Fibromyalgia: Living in high alert

“We don’t see things as they are, we see them as we are”, Anaïs Nin

One of the common sayings in Mindfulness Meditation is that thoughts are not facts. In the chronic pain clinics we are told that hurt does not necessarily mean harm. B.K.S Iyengar, a yoga master, says to think light and feel light. But what are we to do when we are in a state of high arousal, waiting for disaster to fall, whether it be in the form of new symptoms or the same old ones we have become accustomed to over these many years? How are we to reduce the amount of anxiety and /or trauma we live with everyday?

There are many strategies that one could employ but key is to keep watch over our breath. Breathing is key to meditation, yoga and living with chronic pain. A state of mind is crucial to living a life of ease (somewhat) in spite of the daily challenges we face with this condition of fibromyalgia. We are told to be vigilant about our breathing and it is well documented that we are people who hold our breaths when thoughts become fearful. It is our minds that are in need of reassurance that the worst is not to befall us.

I have heard and recorded some key phrases that help me (sometimes, when I am diligent about it) calm a frightened mind. One of which is the RAW approach: REGISTER your pain; ACCEPT it; WORK with your body, not against it.

Another method to reduce the potential threat within our nervous system is to differentiate between emotional and contextual memory. We can train our minds to bring up the specific context of the source that is calling up the traumatic information to our mind, rather than simply responding emotionally, without thought to the source. We do this without the drama of imagined angst.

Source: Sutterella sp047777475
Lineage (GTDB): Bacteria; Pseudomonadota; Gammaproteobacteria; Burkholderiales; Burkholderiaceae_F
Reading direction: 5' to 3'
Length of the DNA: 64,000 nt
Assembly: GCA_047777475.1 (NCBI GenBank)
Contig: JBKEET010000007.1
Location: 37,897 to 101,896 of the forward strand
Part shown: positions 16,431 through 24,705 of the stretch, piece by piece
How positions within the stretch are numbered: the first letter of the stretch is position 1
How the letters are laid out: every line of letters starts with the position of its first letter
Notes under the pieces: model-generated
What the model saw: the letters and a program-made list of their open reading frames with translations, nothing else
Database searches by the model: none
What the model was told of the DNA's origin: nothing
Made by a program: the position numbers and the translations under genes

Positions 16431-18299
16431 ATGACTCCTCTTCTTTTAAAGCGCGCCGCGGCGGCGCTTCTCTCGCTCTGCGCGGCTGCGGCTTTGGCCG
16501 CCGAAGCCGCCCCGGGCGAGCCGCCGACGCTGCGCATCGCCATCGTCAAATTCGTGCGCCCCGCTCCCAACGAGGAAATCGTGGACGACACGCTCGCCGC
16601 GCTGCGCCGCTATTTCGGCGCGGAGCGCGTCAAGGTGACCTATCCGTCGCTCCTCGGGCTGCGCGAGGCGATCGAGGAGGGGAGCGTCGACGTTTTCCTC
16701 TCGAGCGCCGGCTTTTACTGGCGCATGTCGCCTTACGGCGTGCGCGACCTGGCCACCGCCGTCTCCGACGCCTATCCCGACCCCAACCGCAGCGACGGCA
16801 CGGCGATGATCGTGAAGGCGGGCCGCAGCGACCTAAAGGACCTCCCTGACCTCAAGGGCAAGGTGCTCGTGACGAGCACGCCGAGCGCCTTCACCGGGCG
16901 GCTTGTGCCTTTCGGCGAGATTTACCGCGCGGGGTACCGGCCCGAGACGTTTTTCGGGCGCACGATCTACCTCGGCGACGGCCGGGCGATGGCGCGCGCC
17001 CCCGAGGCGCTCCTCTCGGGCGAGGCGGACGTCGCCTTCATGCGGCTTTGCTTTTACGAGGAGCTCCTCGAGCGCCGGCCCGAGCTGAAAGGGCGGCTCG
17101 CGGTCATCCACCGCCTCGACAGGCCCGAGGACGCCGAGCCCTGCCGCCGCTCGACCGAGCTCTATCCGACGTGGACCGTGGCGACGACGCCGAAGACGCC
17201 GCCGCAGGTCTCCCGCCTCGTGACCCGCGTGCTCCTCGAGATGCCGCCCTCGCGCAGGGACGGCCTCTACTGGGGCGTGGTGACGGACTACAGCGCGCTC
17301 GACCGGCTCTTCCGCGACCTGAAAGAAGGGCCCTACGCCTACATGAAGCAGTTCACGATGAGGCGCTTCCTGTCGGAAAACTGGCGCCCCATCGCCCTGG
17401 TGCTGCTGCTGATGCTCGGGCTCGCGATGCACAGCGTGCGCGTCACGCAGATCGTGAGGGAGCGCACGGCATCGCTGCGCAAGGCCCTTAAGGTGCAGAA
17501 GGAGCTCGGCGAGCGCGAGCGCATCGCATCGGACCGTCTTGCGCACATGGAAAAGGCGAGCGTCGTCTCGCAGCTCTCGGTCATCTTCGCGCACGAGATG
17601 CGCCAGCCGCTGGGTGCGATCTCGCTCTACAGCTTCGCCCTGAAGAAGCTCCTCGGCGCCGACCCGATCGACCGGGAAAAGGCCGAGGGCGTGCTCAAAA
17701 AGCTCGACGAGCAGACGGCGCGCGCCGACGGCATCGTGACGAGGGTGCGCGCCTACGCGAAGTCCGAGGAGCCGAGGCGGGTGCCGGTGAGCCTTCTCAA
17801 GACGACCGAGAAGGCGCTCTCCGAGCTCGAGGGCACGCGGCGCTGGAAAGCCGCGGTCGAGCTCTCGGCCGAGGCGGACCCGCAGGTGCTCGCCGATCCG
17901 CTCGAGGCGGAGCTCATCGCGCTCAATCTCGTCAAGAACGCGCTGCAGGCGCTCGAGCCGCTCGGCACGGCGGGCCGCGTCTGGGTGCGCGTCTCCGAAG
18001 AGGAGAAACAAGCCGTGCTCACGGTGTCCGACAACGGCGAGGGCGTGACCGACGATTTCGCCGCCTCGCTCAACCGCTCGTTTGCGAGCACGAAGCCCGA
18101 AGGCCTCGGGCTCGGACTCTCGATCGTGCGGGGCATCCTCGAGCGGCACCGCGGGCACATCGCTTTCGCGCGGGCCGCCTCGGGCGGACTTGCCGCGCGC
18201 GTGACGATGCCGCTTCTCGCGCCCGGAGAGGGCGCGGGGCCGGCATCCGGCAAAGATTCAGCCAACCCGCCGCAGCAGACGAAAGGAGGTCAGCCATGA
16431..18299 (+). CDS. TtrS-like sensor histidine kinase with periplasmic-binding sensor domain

There are other strategies I have learned over the years and have to work with continually:

  1. Avoid catastrophic thinking. It is an ‘all’ or ‘nothing’ approach to life.
  2. Avoid self blaming such as “should have” or “would of”. Do grant myself self-compassion instead.
  3. Avoid mind reading…imagining that the worst is about to happen. The glass is NOT always half empty.
  4. Avoid fortune telling. The pain, fatigue, anxiety is not forever. I WILL have some good days.

image1I hope these strategies will help in the new year and as I gaze up at the winter sky (at least it is winter in my part of the world, while my Australian friends celebrated the summer solstice just recently!) I can see the dark clouds dissipating while the amazing brightness of the pinks and blues predominate.



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